Aboriginal names get pride of place in Australian addresses

by Rina Chandran | @rinachandran | Thomson Reuters Foundation
Thursday, 12 November 2020 07:47 GMT

An Australia Post worker drives a van in Sydney, Australia, February 8, 2018. REUTERS/Daniel Munoz

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Indigenous Australian Rachael McPhail spearheaded a campaign asking Australia Post to include traditional Aboriginal place names to postal addresses

By Rina Chandran

Nov 12 (Thomson Reuters Foundation) - Australia Post has backed a months-long campaign to add Aboriginal place names in addresses to recognise the country's indigenous people and the traditional names of their lands.

Rachael McPhail, an Aboriginal woman, began a social media campaign in August to ask Australia Post to add traditional place names to postal addresses. She also started an online petition that gained about 15,000 signatures.

"Every area on this continent now known as Australia has an original place name," McPhail said in her petition.

"I am calling for place names to be made part of the official address information in Australia, the same as postcodes and street names," said McPhail, who began her campaign by posting pictures of her mail with the Aboriginal name.

This week, Australia Post updated its guidelines for sending and receiving mail, with a section on traditional place names "to acknowledge the traditional custodians of the land".

Australia Post has "a long history of promoting and celebrating indigenous culture and implementing measures that contribute to a lasting reconciliation between indigenous and non-indigenous Australians", a spokeswoman said on Thursday.

A sample visual on the Australia Post website features McPhail's name and the traditional name Wiradjuri Country, for the area in New South Wales where she lives.

Australia's Aboriginal people were dispossessed when the continent was colonised by Britain in the 18th century.

The country's 700,000 or so indigenous citizens track near the bottom on almost every economic and social indicator.

Indigenous activists have long called for native land rights to be recognised, and to revert to names given by traditional landowners who can trace their lineage back 60,000 years, instead of those given by white settlers.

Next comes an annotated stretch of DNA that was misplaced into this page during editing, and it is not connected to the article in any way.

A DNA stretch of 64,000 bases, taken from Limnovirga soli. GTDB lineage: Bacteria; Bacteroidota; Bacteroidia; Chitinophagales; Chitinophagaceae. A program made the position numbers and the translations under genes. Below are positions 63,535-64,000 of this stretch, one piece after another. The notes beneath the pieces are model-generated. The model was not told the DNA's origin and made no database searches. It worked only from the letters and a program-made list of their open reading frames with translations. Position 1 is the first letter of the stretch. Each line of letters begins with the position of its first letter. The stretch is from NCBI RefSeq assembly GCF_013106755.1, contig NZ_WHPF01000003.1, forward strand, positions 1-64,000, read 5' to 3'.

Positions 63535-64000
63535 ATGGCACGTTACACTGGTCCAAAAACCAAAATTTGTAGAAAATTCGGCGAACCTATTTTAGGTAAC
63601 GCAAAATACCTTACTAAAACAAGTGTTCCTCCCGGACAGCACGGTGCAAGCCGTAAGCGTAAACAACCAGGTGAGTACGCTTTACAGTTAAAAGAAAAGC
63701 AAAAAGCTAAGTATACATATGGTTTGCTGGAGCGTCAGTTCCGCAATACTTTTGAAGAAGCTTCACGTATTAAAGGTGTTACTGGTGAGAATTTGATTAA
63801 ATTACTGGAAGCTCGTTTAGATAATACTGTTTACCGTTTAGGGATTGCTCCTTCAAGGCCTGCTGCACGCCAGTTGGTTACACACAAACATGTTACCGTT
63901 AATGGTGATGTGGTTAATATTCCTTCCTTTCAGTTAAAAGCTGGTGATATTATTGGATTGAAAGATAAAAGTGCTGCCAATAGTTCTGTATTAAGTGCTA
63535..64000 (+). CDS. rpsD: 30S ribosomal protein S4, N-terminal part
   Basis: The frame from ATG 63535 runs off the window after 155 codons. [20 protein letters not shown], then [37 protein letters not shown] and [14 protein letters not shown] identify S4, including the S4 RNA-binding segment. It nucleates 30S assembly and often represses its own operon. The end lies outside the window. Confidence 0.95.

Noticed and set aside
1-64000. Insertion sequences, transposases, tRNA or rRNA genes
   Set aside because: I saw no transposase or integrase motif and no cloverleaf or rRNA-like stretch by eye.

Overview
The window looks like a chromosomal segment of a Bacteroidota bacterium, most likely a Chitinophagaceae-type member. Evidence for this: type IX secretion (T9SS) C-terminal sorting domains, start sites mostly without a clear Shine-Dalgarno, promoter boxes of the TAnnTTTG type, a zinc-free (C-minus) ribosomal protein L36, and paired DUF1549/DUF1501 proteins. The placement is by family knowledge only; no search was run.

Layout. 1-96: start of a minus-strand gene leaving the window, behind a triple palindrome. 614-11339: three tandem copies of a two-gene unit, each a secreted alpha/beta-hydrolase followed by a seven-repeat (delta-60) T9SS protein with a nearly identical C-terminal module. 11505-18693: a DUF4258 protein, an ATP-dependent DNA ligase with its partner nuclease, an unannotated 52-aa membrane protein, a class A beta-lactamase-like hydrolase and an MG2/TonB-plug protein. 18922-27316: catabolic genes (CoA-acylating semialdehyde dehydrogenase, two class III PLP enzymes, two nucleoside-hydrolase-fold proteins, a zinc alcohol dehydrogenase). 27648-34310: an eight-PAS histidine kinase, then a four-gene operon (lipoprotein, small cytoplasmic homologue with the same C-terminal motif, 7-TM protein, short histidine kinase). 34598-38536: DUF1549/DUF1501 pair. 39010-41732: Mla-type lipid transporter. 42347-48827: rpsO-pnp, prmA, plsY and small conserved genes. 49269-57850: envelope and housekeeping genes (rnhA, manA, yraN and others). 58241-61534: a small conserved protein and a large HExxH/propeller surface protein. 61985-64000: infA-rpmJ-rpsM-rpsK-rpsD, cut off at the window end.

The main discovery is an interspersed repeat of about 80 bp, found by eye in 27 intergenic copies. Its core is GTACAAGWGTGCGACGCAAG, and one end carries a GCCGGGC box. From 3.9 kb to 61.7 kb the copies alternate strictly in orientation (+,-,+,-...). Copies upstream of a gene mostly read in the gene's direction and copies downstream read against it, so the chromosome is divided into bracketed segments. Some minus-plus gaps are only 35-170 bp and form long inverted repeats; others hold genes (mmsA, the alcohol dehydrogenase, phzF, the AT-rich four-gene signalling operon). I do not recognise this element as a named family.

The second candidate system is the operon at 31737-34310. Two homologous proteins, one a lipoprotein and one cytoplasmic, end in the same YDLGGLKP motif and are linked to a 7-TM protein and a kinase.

As protests over racial inequality swept across many parts of the world earlier this year, Australia saw a renewed push for renaming landmarks and places.

"It is a way of acknowledging the traditional owners and their ancestors, and acknowledging that all these places have names that have been supplanted by British names," said Marcia Langton, an associate professor of indigenous studies at the University of Melbourne.

"I see no reason why places can't have two names. This has happened across the world as people free themselves from colonial legacies," she said, pointing to Mumbai which was previously Bombay, and Beijing which was once named Peking.

The push to restore indigenous place names has had some success in neighbouring New Zealand, where many Maori place names have been restored, with other places holding dual names.

Earlier this year, companies including telecommunications firm Vodafone vowed to use the country's indigenous name Aotearoa more frequently in their operations.

Australia Post's move "is an important first step towards decolonisation", McPhail said.

In a social media post, she said she will now lobby Australia Post to consult with indigenous elders to create "a comprehensive database that records the original place names from before colonisation".

(Reporting by Rina Chandran @rinachandran; Editing by Michael Taylor. Please credit the Thomson Reuters Foundation, the charitable arm of Thomson Reuters, that covers the lives of people around the world who struggle to live freely or fairly. Visit http://news.trust.org)

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